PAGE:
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Author: Subject: F-18, Super Hornet & Growler
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[*] posted on 28-6-2020 at 10:20 PM


Boeing to upgrade F/A-18 Block II Super Hornet - Growler with Advanced Cockpit Systems Block III

POSTED ON SATURDAY, 27 JUNE 2020 12:05

According to a contract released by U.S. DoD (Department of Defense) on June 25, 2020, the Boeing Co., St. Louis, Missouri, is awarded a $16,543,143 firm-fixed-price order (N00019-20-F-0870) against previously-issued basic ordering agreement N00019-16-G-0001. This order procures retrofit modification upgrades to the series aircrafts’ F/A-18 Block II Super Hornet and Growler display suites within the Block III Super Hornet and Growler Advanced Cockpit Systems.


An F/A-18E Super Hornet, attached to the "Wildcats" of Strike Fighter Squadron (VFA) 131, launches from the flight deck aboard the aircraft carrier USS Dwight D. Eisenhower (CVN 69), June 23, 2020. (Picture source U.S. Navy)

The Boeing F/A-18E and F/A-18F Super Hornet are twin-engine, carrier-capable, multirole fighter aircraft variants based on the McDonnell Douglas F/A-18 Hornet. The F/A-18E single-seat and F/A-18F tandem-seat variants are larger and more advanced derivatives of the F/A-18C and D Hornet.

The single-seat F/A-18 Hornet is the nation's first strike-fighter. It was designed for traditional strike applications such as interdiction and close air support without compromising its fighter capabilities. With its excellent fighter and self-defense capabilities, the F/A-18 at the same time increases strike mission survivability and supplements the F-14 Tomcat in fleet air defense. F/A-18 Hornets are currently operating in 37 tactical squadrons from air stations world-wide, and from 10 aircraft carriers.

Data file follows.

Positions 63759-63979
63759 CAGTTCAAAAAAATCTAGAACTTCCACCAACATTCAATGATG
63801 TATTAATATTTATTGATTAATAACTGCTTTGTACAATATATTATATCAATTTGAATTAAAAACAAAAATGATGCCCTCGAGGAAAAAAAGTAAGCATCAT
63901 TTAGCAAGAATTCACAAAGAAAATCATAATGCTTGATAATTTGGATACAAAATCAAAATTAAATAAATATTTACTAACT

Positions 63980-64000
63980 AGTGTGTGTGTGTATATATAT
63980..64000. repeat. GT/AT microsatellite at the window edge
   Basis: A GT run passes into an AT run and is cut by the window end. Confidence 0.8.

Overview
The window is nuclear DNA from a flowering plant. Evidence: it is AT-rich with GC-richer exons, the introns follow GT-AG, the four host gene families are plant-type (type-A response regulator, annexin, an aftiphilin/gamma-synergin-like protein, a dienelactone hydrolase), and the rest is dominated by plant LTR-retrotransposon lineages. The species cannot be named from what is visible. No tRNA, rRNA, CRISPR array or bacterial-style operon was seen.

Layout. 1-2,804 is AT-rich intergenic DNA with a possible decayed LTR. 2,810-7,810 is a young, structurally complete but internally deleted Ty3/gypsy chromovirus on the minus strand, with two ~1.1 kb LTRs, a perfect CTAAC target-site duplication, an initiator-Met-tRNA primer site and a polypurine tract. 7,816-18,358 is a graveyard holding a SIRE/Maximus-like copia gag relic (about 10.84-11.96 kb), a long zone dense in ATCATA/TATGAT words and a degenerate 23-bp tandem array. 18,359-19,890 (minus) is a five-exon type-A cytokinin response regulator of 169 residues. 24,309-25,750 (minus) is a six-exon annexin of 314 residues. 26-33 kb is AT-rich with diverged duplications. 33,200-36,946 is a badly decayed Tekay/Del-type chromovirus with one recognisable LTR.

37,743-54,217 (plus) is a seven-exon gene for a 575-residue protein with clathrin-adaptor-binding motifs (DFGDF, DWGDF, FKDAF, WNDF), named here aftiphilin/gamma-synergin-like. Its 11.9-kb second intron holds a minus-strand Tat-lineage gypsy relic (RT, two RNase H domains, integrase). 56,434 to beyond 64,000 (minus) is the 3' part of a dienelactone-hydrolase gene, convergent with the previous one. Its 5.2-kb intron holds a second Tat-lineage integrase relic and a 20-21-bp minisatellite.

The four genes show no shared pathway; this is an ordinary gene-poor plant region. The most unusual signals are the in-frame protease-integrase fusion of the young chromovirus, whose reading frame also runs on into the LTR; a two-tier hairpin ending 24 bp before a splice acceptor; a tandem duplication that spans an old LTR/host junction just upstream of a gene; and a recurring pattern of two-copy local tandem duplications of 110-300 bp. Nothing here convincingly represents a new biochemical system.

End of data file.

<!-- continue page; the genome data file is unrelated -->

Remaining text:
The F/A-18 Hornet, an all-weather aircraft, is used as an attack aircraft as well as a fighter. In its fighter mode, the F/A-18 is used primarily as a fighter escort and for fleet air defense; in its attack mode, it is used for force projection, interdiction and close and deep air support.

The F/A-18 Super Hornet has 11 weapon stations which include two additional wing store stations and will support a full range of armaments including AIM-9 Sidewinder, AIM-7 Sparrow and AIM-120 AMRAAM air-to-air missiles, guided air-to-ground weapons such as Harpoon, SLAM/SLAM-ER, GBU-10, GBU-51, HARM and Maverick; and free-fall air-to-ground bombs, Mk-76, BDU-48, Mk-82LD, Mk-82HD and Mk-84. The aircraft can also carry the GPS- / inertially guided JDAM (Joint Direct Attack Munition), JSOW (joint stand-off weapon) and JASSM (joint air-to-surface stand-off missile).

The F/A-18 Super Hornet Block III Advanced Cockpit System includes a new 10x19 inch touchscreen display that provides the pilot the capability to see, track and target multiple long-range targets generated by the common tactical picture.
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[*] posted on 11-8-2020 at 08:13 PM


US Navy’s mid-band jammer pod makes first flight on Boeing EA-18G Growler

By Garrett Reim

11 August 2020

The US Navy’s (USN’s) Next-Gen Jammer Mid-Band pod made its first flight on the Boeing EA-18G Growler on 7 August.

The Safety of Flight checkout was conducted from NAS Patuxent River in Maryland and intended to ensure that the pod could be safely flown on the EA-18G for follow-on test flights, the service said on 10 August.


Source: US Navy
Next Generation Jammer Mid-Band pod flies for the first time on an EA-18G Growler


“There was a lot of discussion on how the [Next-Gen Jammer Mid-Band] pod would affect how the Growler handles and it was exciting to have the jet feel like any other flight,” says Lieutenant Jonathan Williams, test pilot for Air Test and Evaluation Squadron 23.